• More intensive preventive pharmacotherapy such as use of statin therapy, aspirin, anti-hypertensive agents, especially due to the availability of additional risk stratification data, e.g., coronary artery calcium, which was not available in prior cohort studies.
  • Increased use of revascularization procedures for unstable angina which may reduce hard MI events.

The authors tried to address several of these previous concerns. The MESA study classifies cardiovascular events through several methods in addition to participant reports (death certificates, hospitalization records, autopsy, and from physicians, relatives or friends for out-of-hospital deaths).4 The investigators also adjudicated possible missed events by crosslinking with the CMS database with no meaningful change in their results.

This study reports that the overestimation of events by the ASCVD risk score was present in White, Black, Chinese and Hispanics and not limited to specific ethnicities. Importantly, the authors were able to demonstrate that the MESA study population and natural history was similar to the wider American population by comparing data with NHANES. An alternative possibility is that the derivation cohort participants may not adequately/fully represent the modern American population, helping to explain the discordance seen between the observed and expected events in their multicultural cohort.

One other criticism of the MESA study can be that the participants underwent coronary artery calcium scoring which may have led to both individual and physician behavior change resulting in lower number of events. However, this study reported limited baseline testing data to the MESA participants. Additionally, although it is still possible that lifestyle advice and changes by physicians and participants were more aggressively pursued than in the general population, the authors do demonstrate that anti-hypertensive and lipid lowering treatment were comparable between the MESA study and NHANES data.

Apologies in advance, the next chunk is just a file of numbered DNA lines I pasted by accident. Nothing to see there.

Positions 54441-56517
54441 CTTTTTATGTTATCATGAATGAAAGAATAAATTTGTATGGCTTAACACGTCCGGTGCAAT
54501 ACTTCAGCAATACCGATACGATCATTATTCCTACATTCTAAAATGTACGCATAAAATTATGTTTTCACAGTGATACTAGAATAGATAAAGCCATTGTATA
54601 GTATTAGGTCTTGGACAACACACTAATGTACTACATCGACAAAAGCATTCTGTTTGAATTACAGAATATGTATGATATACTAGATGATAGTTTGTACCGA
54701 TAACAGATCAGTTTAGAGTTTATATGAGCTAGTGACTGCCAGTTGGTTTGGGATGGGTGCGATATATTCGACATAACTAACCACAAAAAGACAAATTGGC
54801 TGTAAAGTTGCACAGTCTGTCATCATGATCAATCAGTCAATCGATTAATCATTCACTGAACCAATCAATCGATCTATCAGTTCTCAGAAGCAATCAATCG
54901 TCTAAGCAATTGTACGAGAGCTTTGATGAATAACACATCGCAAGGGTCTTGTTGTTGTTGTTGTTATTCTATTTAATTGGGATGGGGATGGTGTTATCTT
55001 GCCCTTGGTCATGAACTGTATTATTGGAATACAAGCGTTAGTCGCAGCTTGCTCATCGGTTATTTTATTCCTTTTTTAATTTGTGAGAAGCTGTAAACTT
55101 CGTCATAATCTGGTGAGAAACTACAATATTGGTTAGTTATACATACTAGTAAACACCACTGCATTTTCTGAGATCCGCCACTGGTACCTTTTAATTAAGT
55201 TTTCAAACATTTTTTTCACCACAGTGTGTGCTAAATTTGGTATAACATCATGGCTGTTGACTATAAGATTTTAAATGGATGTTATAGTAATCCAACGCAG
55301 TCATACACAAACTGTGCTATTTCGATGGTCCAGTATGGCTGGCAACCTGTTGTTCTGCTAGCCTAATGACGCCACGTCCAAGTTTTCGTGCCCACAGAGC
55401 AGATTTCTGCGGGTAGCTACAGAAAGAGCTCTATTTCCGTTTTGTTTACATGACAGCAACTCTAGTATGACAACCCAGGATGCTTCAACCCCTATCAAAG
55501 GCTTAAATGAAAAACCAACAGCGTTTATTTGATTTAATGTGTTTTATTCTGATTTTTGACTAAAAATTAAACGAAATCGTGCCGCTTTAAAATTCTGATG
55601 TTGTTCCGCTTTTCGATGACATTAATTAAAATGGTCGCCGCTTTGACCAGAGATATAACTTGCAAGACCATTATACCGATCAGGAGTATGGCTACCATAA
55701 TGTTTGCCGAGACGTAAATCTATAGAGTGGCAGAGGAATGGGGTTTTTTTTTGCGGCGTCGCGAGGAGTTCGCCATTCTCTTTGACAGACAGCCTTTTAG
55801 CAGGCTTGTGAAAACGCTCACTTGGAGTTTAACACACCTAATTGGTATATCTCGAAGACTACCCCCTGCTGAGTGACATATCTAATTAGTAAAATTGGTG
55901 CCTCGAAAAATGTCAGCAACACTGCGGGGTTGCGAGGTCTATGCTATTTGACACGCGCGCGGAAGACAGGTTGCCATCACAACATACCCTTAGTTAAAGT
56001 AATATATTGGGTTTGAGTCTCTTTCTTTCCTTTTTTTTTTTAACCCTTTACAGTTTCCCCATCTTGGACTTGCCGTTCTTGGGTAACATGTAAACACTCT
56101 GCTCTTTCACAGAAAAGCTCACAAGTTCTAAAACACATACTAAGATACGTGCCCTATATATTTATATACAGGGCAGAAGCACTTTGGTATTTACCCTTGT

In addition, the investigators identified several risk factors that are associated with risk overestimation. The risk factors were higher age (most important), Chinese ethnicity, systolic blood pressure, alcohol use, diabetes, exercise, lipid-lowering therapy, and aspirin therapy. In MESA the relationship of risk factors to cardiovascular events was significantly different than in the ASCVD derivation cohort. These findings are consistent with other reports, for example recent published data from the Framingham Heart Study show that the prevalence of risk factors have changed over the decades.5

The use of invasive therapy has increased over the past 15 years. However, in the Women's Health Study (after accounting for revascularization) there was still an overestimation of events by the ASCVD risk score.6 In addition, although the number of acute myocardial infarctions have decreased according to NHANES data driven by a decrease in mainly STEMI, the number of NSTEMIs have remained stable between 2002-2011.7,8 In addition, including revascularizations of unstable angina in the MESA study as events would still likely lead to overestimation by the ASCVD risk score.9

This report adds to the ongoing concerns for the use of 2013 ASCVD risk score. However, other studies comparing the ASCVD risk score based approach versus an approach using the enrollment criteria of major trials or a hybrid approach have reported that the ASCVD risk score based approach performs the best in identifying patients to treat.10 Thus, although the ASCVD risk score often overestimates risk, currently it provides a useful guide to undertake a primary prevention strategy with clinicians and patients engaging in a discussion of the treatment plan as recommended by the AHA/ACC guidelines.11-13